Preferred Name - First Author
Date of Award
Bachelor of Arts (BA)
Department of Political Science
Dr. Kristin Wylie
Dr. John Hulsey
Dr. Jennifer Byrne
Social movements are the basis for social change, started when a group challenges political authority and ending when its goals have finally been met. Social movement theory names many factors commonly found in social movements such as movement structure, leadership, framing, symbolic representation, resources, transnational activism, political opportunity, and media coverage, as well as many indicators of success including advocacy, public awareness, and policy change. It is vital to understand the indicators of success and their interplay within the movement to evaluate how a movement achieved success. This thesis seeks to examine these eight factors within the social movement MONDHA, or the Movimiento por los Derechos Humanos, la Paz, y la Justicia Global, located in the Dominican Republic. This social movement started to protest the implementation of Resolution 12, which has revoked the citizenship of a large group of Dominicans of Haitian descent. The factors were assessed through a semi-structured interview process with members of the movement in a weeklong fieldwork trip. Results indicate that while the organization has not achieved policy change, it was quite successful in meeting its interim goals, such as public awareness. The research also points to the varying influence of each factor on success. Some factors at once promoted interim goals and hindered policy change. More research must be done in order to study how these factors play out in different populations in order to make better assessments of future social movements.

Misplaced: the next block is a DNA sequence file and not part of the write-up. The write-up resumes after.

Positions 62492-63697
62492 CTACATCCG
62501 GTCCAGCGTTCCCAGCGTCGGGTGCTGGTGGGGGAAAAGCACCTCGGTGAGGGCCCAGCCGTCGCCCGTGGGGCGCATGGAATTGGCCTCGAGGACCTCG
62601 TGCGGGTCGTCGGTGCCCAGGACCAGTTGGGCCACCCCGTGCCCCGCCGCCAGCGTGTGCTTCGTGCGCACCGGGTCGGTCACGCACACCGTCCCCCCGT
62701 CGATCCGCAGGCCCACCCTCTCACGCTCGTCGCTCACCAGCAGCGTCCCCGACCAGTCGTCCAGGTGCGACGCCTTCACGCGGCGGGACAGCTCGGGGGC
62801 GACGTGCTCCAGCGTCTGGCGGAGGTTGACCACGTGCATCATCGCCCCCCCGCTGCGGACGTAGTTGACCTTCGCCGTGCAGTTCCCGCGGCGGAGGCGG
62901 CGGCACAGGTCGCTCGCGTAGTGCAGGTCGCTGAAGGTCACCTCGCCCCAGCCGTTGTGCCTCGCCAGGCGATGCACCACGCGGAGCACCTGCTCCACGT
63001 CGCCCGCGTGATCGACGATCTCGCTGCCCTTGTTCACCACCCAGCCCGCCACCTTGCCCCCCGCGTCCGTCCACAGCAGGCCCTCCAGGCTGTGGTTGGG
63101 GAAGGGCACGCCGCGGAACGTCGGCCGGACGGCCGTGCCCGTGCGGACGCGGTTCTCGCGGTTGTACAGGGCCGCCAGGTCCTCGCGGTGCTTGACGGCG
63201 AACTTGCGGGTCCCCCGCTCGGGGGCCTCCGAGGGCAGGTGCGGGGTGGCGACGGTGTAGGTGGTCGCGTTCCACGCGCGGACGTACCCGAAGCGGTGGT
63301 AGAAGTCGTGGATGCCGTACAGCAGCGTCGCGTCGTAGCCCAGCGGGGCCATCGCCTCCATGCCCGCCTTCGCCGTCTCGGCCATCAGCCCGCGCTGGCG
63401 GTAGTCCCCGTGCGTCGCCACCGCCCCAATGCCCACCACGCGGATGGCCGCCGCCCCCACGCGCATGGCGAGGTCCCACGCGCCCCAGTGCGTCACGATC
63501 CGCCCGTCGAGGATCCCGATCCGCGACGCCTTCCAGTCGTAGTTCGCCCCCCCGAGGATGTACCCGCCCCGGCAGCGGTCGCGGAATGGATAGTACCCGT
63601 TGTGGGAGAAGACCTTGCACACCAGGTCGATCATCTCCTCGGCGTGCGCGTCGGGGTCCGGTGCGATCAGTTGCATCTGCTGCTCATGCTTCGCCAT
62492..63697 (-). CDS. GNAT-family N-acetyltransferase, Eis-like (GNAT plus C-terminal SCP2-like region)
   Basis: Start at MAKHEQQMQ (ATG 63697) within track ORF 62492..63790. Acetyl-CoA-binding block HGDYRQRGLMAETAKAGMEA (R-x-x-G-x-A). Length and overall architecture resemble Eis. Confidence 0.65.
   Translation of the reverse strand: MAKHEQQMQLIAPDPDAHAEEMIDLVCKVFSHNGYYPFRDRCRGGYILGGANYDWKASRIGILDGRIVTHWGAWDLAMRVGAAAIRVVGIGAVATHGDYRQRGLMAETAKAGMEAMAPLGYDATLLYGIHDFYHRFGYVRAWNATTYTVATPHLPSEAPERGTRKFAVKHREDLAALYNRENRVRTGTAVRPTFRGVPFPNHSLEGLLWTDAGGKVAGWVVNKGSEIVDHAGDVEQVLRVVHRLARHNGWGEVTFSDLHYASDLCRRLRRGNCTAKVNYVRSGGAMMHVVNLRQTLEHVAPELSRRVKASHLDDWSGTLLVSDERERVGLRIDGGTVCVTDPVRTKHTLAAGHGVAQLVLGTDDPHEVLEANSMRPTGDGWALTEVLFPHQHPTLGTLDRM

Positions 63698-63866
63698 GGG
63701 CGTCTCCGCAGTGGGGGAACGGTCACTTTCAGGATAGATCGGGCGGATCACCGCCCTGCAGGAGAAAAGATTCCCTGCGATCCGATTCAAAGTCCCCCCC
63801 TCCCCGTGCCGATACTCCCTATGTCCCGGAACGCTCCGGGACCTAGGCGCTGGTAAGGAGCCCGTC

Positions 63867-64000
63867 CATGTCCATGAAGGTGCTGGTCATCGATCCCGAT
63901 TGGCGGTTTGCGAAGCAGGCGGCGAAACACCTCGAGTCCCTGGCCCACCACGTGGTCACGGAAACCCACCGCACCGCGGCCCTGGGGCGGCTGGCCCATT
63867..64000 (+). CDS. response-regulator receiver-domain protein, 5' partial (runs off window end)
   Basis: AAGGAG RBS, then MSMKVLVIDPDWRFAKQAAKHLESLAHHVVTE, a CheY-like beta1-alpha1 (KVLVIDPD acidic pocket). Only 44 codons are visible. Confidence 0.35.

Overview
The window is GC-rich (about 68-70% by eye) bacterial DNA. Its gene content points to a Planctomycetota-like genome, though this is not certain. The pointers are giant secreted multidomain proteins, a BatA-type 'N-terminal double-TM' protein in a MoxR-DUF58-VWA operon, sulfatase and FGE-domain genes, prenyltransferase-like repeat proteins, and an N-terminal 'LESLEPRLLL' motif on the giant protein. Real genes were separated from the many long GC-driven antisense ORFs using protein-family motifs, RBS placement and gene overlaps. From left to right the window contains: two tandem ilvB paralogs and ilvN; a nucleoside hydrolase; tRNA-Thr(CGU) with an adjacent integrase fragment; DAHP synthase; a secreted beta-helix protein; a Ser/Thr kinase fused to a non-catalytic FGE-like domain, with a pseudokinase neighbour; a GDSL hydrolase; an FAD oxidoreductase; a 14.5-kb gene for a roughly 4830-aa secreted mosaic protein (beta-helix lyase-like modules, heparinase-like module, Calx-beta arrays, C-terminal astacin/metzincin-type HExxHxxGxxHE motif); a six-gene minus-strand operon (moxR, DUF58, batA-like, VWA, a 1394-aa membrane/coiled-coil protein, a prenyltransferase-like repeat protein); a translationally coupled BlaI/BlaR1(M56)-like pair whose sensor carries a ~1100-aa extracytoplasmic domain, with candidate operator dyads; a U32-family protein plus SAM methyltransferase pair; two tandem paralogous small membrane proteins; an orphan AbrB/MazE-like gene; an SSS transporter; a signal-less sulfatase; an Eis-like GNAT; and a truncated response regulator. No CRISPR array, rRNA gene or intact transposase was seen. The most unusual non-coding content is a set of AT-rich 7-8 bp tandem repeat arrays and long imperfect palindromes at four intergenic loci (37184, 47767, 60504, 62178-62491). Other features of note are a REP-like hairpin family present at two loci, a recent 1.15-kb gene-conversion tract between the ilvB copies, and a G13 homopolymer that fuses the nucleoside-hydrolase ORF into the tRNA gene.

Skorupa, Kylie N., "Markers of Social Movement Success: The Case of Dominican Citizenship after Resolution 12" (2016). Senior Honors Projects, 2010-current. 162.